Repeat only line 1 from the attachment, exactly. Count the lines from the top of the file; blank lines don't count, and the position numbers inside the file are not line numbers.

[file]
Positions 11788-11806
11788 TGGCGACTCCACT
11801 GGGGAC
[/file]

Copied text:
Positions 11788-11806